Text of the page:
By Daniel Sandford
BBC News, Rome
The culture of respect between the generations in Italy is very different to the old-fashioned Anglo-Saxon idea that children should be seen and not heard.
Children are indulged in Italy rather than criticised
In the relationship between the old and the young respect is very important; but it is based on the idea that the adults should respect the children at all times.
The cult of the "bambini" and the "giovani" is deeply entrenched.
As babies, children are, where possible, dressed in the latest designer gear. Their first moped or "motorino" appears as soon as they are old enough to ride it, closely followed by their first car.
Childhood is the age of innocence, and should not be encumbered by rules and discipline. Children are there to be indulged not criticised.
As a consequence, there is much less of a youth counter-culture in Italy than there is in Britain, for example. There is no family hierarchy to rebel against.
Does this mean teenagers are all well-behaved?
Of course not. They can be spoiled, thoughtless and noisy; but few people seem to mind all that much.
That said, there is a perception here in Italy that things are starting to change.
Teachers and parents are increasingly worried that teenagers fed on foreign television are rude and ill-disciplined.
It may not be as prevalent as in other countries, but people are starting to say that children do not behave as they used to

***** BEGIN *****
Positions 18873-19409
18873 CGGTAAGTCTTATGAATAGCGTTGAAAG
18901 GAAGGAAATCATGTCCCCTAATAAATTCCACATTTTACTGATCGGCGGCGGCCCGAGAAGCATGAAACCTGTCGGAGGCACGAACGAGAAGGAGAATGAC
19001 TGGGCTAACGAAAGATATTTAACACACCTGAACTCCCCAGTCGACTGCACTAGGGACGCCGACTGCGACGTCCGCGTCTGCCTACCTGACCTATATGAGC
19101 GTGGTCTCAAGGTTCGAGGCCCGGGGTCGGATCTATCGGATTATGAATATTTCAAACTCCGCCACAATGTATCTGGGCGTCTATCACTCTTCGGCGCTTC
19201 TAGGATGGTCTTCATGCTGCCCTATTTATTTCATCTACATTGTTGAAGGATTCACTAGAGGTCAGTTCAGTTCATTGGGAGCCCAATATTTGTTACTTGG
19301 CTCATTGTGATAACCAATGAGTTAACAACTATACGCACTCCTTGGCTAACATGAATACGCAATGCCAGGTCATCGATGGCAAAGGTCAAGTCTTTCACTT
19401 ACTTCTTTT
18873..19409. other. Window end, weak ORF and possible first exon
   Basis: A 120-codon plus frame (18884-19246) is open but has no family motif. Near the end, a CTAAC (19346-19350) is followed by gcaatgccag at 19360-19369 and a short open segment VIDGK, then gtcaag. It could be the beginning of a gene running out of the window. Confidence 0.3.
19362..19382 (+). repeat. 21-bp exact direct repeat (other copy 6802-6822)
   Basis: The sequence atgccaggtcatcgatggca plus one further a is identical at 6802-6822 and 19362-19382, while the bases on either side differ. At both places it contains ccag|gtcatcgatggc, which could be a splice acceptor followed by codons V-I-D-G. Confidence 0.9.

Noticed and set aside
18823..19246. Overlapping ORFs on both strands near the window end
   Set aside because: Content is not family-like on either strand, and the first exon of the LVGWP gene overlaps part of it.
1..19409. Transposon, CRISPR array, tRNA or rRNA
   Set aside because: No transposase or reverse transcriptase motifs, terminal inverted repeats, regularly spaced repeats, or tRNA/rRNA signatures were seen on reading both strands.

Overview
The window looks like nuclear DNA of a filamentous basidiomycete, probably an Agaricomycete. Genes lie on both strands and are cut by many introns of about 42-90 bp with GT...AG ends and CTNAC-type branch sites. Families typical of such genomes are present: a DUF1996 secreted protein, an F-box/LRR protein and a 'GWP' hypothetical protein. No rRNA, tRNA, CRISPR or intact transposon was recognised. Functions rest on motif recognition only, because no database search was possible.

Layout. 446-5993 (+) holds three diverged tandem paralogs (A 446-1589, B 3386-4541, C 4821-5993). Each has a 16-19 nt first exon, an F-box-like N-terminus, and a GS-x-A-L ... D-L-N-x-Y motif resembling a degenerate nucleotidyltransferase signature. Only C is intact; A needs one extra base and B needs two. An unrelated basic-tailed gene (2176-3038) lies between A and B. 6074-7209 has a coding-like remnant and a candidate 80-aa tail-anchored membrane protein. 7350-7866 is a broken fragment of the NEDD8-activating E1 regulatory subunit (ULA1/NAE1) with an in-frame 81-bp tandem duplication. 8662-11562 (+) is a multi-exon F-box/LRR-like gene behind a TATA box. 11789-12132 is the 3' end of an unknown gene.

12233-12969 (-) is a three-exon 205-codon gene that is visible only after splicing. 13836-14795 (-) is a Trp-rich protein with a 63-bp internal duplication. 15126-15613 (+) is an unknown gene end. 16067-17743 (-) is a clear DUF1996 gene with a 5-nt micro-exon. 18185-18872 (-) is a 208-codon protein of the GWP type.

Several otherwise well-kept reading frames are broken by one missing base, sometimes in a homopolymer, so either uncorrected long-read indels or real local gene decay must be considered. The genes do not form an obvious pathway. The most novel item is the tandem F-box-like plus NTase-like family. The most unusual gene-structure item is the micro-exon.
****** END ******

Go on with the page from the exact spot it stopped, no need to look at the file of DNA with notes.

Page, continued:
Graffiti and drugs are more common than they were.
Young people escaping from a claustrophobic atmosphere at home hang around in large groups late at night. Drunkenness is still very rare though.
All the same youth crime is low, except in Naples, which has its own peculiar problems.
There adolescents are often used by organised crime groups to sell drugs and steal.
So, it may not be as prevalent as in other countries, but people are starting to say that children do not behave as they used to.
On the other hand they have been saying that in Italy for thousands of years.
Horace (Quintus Horatius Flaccus) was born in 65 BC in Venusia, in Apulia (the region now called Puglia.)
In his Odes III. vi. 46 he wrote:
"Aetas parentum peior avis tulit
Nos nequiores, mox daturos
Which roughly translated means:
"Our parents - born less worthy than their parents -
Have produced us, and we are worse,
And we will have children who are even more ghastly."
Some things never change.